August 28, 2007

Cholula Archaeological Site + Texmelucan (Puebla), 26.08.07






Photoset Map

Full Photoset Show

GPS Track: KMZ (Google Earth), or GPX (MapSource, et al).

GPS Cycling Data:






Distance: 160 Km, Total Ascent: 1302 m, Total Descent: 1260 m, Time: 06:11 hr, Avg. Speed: 24.3 Km/hr, Max Speed: 73.5 Km/hr, Energy Expended: 26.85 MJ, Power: 302 W.

Travel Report:

This ride started last Sunday at 08:20, almost three hours later than intended, as I had hoped to be able to start cycling at 05:30. I took my usual route to Puebla from Mexico City center: Ignacio Zaragoza Av. to the southeast of the city, in order to reach the junction between both free and toll Puebla highways in Los Reyes. By the way, this time the road was closed to all automotive traffic at the junction, so it was a pleasure cycling alone in the beginning of the free highway. In fact, I could take some surreal photographs of the building site that is now located in both highways. After that point, I continued cycling along the free highway, crossing on my way the whole county of Ixtapaluca. Once this county ends, the mountain climbing towards the Llano Grande summit (elev: 3220 m) starts after passing the town of Zoquiapan (elev: 3260 m).

As this time I was being chased by several fellow cyclists, I could not take any photos of the landscape in the ascent. But anyway, you have already seen lots of pictures of that ascent in my previous reports of that route to Puebla. From Zoquiapan, where I arrived at 09:55, I needed 90 minutes to reach the Llano Grande summit. Along that climb I was fortunate enough to see several cyclists that were already riding the return descent from the summit towards the Mexico City Valley. Once at Llano Grande, I found another cyclist that was climbing from Texmelucan (Puebla) towards the summit (i.e. from the other side of the mountain). As I, once I had crowned the port, started my descent towards Texmelucan, that fellow rider (who happened to live in Tlaxcala) and me cycled together a good part of the ride towards Texmelucan. It was surely fun to talk and ride that descent at more than 60 km/hr, simultaneously, although a little bit dangerous.

At my arrival at Texmelucan and before continuing my trip towards Cholula, I could pay a long overdue visit to the beautiful white church of St Mary Magdalene, in Texmelucan. This precious all white church is located not in the center of Texmelucan, but along the highway to Huejotzingo. I was fortunate enough to arrive at the church just when the most revered moment of the mass was taking place, so I could see how all the people in the church, including also the ones that could not enter in the shrine (as it was already full) and were standing out of the church,kneeled down at the consagration . By the way, it was also fine to note that there were several bicycles standing at the front of the church. After finishing my visit to this church, I went to the center of the city to buy another liter of isotonic drink and something to eat.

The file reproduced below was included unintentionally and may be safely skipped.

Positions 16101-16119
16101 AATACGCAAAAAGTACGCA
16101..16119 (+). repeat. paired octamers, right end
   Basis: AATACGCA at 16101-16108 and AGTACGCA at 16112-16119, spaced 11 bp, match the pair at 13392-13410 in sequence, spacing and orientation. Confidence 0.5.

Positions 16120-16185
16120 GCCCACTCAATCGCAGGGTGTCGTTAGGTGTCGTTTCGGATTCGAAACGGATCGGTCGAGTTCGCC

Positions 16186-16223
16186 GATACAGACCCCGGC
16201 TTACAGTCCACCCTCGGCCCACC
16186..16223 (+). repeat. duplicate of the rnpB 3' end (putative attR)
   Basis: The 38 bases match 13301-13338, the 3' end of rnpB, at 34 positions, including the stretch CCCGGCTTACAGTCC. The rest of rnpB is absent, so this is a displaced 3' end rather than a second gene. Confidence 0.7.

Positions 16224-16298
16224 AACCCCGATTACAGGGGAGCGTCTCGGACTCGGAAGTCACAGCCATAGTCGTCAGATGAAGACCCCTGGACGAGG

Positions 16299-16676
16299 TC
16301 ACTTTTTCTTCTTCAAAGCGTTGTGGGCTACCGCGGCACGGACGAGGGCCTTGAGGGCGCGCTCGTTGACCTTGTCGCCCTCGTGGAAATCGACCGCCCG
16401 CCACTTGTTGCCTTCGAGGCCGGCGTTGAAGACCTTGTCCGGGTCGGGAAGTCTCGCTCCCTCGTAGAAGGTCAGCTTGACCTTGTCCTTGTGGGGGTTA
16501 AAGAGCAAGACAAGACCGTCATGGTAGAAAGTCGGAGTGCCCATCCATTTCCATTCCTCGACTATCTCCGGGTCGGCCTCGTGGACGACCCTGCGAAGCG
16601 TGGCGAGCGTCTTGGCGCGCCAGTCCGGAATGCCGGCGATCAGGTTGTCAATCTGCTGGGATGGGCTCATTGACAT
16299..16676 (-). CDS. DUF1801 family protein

Once cycling again, I took the highway to Huejotzingo, which is a beautiful road in pristine conditions. It even features a side line for bicycles ! At my arrival at Huejotzingo, I decided not to stop there, as I had already obtained photos from its enormous and beautifully orange painted church. But when I reached the town of Santa Maria Zacatepec, I had to made a due stop, since this town houses a beautiful blue church, an impressive clock tower built with orange bricks, and a simple yet stunning big kiosk, built with the same orange bricks as the clock tower. I had previously desired several times to stop in Zacatepec on my way to Puebla, just to have a look at that impressive architectural group, but I had been unable to do that before, as the whole architectural group is located in the top of a hill, which is accessed only by stairways ... and this ascent is very difficult to perform riding a bicycle :-)

Ten kilometers or so after Zacatepec, I could finally reach Cholula, and, after crossing its main square, I could arrive at last in the Cholula Archaeological Site, which houses the largest man-made structure by volume in the world ! First of all, I had to leave my bicycle in a secure place, as I (obviously) was not going to be allowed to enter in the Great Pyramid with it.